Posted on Friday, December 23rd, 2016 by Peter Sciretta
It’s taken almost a decade for Passengers to hit the big screen. Now that the film is out in theaters, I thought we could discuss how the ending of the film failed its premise, and how the original Passengers ending from the screenplay was different from the final film.
The History of Jon Spaihts’ Passengers
In 2007, Passengers ranked highly on the Black List, a listing of the best unproduced screenplays in Hollywood. For years the project struggled to the big screen, at one point lining up Keanu Reeves and Emily Blunt to star in a $35 million version of the story. Sony Pictures eventually won the project at auction and set director Morten Tyldum to helm a $110 million version of the project starring Chris Pratt and Jennifer Lawrence, and it’s in theaters now (though it’s not getting great reviews).
The premise for the film is that two passengers are awakened 90 years early on a spacecraft transporting thousands of people to a distant colony planet. But the marketing presents a different version of the film than is seen in theaters. Sony has cleverly hidden the ethical quandary at the core of this movie from the trailers: The malfunction on the spaceliner has not woken up two passengers, but one. The rest of this article contains spoilers; you have been warned.
Passengers: A Problematic Premise
Chris Pratt‘s character Jim Peterson was woken up 90 years too early. With no way to correct this error, he finds himself alone on the ship with nothing to do. Facing the prospect of dying alone, Jim finds himself considering suicide. That is until he develops a stalker-like crush on fellow passenger named Aurora (Jennifer Lawrence) and decides to do the morally-bankrupt thing of waking her up and essentially dooming her to share his same fate, but together. He, of course, does not tell her that he was responsible for her pod’s “malfunction,” and the two hit it off and it’s only a matter of time before she learns for herself.
The decision at the front of this story is icky at best, and Spaihts has addressed the criticism of his hero’s highly unethical actions in an interview with io9:
It’s not as if it’s an accidental oversight of the film, where we, through some cultural blindness, have failed to see the appalling nature of our hero’s actions. It is the subject of the film. And I think that making a movie that leaves people room to argue about what they would have done, what they could have forgiven, what they can understand or fail to understand, I think that’s great. I think that’s good storytelling. What I don’t believe the movie does is endorse or exonerate anyone. The movie looks, evenhandedly, at the dilemma everybody was in. I think putting good people in impossible circumstances makes for fascinating storytelling.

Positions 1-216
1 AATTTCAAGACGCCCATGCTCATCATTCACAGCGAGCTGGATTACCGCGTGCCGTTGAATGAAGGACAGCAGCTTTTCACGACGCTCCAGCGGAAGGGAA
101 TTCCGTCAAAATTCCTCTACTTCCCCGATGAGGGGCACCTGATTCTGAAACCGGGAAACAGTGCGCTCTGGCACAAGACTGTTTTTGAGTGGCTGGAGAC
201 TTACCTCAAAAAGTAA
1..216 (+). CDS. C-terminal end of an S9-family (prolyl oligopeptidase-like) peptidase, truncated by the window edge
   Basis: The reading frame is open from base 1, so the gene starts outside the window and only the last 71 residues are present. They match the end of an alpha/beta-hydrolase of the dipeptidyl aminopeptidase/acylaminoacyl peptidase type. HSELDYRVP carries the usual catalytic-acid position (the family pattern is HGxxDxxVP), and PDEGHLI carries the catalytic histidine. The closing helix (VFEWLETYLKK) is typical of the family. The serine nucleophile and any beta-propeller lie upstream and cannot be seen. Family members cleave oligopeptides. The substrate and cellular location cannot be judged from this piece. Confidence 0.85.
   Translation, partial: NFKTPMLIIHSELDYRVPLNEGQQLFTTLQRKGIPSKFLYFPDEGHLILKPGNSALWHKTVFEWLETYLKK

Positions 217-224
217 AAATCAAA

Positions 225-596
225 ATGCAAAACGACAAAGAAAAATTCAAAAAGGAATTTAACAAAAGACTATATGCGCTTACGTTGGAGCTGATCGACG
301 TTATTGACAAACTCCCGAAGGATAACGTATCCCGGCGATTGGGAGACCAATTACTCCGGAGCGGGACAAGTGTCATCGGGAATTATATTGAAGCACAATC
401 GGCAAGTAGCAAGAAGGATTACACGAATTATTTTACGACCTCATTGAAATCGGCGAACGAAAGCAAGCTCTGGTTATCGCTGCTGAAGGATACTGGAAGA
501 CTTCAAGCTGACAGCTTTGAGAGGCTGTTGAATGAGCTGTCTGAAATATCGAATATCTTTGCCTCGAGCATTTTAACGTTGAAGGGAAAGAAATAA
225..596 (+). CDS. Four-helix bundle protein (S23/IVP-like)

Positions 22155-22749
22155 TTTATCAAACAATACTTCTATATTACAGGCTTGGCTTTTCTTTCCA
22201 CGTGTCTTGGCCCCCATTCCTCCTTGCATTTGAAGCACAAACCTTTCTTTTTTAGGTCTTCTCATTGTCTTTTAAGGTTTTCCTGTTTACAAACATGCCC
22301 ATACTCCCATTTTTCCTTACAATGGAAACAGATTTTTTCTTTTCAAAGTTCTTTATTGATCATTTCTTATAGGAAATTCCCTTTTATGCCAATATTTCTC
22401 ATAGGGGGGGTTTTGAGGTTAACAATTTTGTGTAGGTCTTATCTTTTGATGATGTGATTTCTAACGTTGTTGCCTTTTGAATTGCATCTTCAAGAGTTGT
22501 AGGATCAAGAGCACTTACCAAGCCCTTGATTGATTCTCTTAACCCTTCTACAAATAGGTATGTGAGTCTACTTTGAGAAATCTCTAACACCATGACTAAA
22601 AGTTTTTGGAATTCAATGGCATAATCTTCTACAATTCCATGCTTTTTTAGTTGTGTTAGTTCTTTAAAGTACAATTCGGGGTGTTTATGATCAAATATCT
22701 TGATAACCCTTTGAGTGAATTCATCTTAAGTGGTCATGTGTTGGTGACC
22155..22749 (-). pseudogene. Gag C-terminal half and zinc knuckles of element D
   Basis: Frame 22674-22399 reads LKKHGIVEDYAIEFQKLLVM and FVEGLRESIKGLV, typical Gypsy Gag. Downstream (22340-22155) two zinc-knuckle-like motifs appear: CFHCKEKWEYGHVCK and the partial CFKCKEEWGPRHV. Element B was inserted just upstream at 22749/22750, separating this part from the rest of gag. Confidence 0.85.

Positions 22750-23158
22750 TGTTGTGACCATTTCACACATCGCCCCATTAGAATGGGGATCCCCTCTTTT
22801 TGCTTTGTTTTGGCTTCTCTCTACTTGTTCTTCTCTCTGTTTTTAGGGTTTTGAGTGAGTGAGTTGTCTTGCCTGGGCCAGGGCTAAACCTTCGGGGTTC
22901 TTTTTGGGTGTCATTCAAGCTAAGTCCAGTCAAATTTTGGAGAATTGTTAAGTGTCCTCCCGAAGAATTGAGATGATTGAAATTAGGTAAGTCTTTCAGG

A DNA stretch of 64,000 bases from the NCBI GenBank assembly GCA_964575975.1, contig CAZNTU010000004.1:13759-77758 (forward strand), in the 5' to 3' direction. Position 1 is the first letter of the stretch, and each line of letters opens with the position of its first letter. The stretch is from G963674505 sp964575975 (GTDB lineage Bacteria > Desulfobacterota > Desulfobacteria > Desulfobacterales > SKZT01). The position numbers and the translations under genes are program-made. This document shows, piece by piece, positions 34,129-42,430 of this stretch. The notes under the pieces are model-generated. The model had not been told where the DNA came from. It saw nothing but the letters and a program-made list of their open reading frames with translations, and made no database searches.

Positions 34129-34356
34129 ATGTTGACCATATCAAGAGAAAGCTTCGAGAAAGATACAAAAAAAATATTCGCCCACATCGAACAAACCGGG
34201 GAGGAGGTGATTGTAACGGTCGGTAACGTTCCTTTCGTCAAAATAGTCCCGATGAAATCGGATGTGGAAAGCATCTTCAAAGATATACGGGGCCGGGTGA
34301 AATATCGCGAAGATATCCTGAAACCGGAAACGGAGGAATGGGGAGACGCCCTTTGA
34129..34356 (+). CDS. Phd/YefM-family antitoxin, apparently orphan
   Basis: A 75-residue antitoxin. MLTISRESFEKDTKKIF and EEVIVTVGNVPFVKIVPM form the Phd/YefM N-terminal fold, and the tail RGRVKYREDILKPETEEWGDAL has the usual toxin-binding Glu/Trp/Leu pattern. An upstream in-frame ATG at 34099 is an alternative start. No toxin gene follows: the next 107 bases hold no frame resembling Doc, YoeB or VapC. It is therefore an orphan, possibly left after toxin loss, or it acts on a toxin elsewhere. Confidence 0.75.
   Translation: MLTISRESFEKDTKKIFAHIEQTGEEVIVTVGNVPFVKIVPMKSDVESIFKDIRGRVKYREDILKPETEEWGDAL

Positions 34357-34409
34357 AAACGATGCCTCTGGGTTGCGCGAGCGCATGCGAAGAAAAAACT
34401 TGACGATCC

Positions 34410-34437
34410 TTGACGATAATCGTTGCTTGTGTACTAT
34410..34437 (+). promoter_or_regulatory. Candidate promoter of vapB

I think the terrible icky ethical decision that Jim makes early in this film and the consequences of his actions is the most interesting piece of this story. Not only that, but it’s a scenario that is uniquely sci-fi and likely couldn’t be explored in any other form.
A Better Ending
I believe they should have found a way to explore this troubled relationship and this really fucked up situation to its full conclusion instead of taking this story to a disastrous action-filled climax. The third act of this film is a complete mess and sidesteps the real problem introduced in this story.
Indiewire critic David Ehrlich has suggested a better Passengers ending which “would have been better served if Pratt died in Act Three and Lawrence then realized herself that she needs to wake someone up too to avoid a lifetime alone.” I think that the story could have benefited from this more tragic conclusion that challenges our supporting character with the same ethical dilemma. Perhaps it would have been better to end the film in classic Twilight Zone-like fashion without revealing Aurora’s ultimate decision, presenting the question on the audience in a more direct way.
Another option would have been to have the story evolve into the horror genre, and present a situation where the protagonist has developed into the antagonist. A situation where the stalker and the stalkee have to live together alone amongst a huge aboding starship. Jim is unable to accept that Aurora is uninterested in him, creeped out by his horrible actions and unwilling to ever accept his apology.
We thought Jim was a good guy who makes a horrible icky decision while presented with a dire situation, but maybe we come to realize that he wasn’t such a good of a guy after all? Jim gets more aggressive in his approaches, and it becomes really fucking scary. Aurora realizes that if she doesn’t stop Jim, it won’t end well for her.
The Theatrical Version of The Passengers Ending
In the theatrical version of the film, Jim heroicly sacrifices himself to open the airlock on the outside of the ship to stop the Spaceliner from being destroyed. But in the process, Jim has been pushed out into space and his tether to the ship breaks. Aurora rushes to save him but is not able to reach him in time. She can, however, reach his broken tether and is able to pull his body back to the ship. She discovers she is too late: With a fractured space suit, Jim has died.
Aurora is not willing to accept this outcome and drags Jim to a medical scanner in the crew quarters to resuscitate him. This doesn’t work, and then it does. Jim is saved at the last possible second. She is so happy he is alive and is no longer mad at him. Later, Jim discovers that the medical scanner can put one person back to sleep for the rest of the ship’s journey, but Aurora decides she would rather remain awake aboard the ship with Jim living the rest of their lives together.
Hit the next page to find out what the Passengers ending was like in the original script.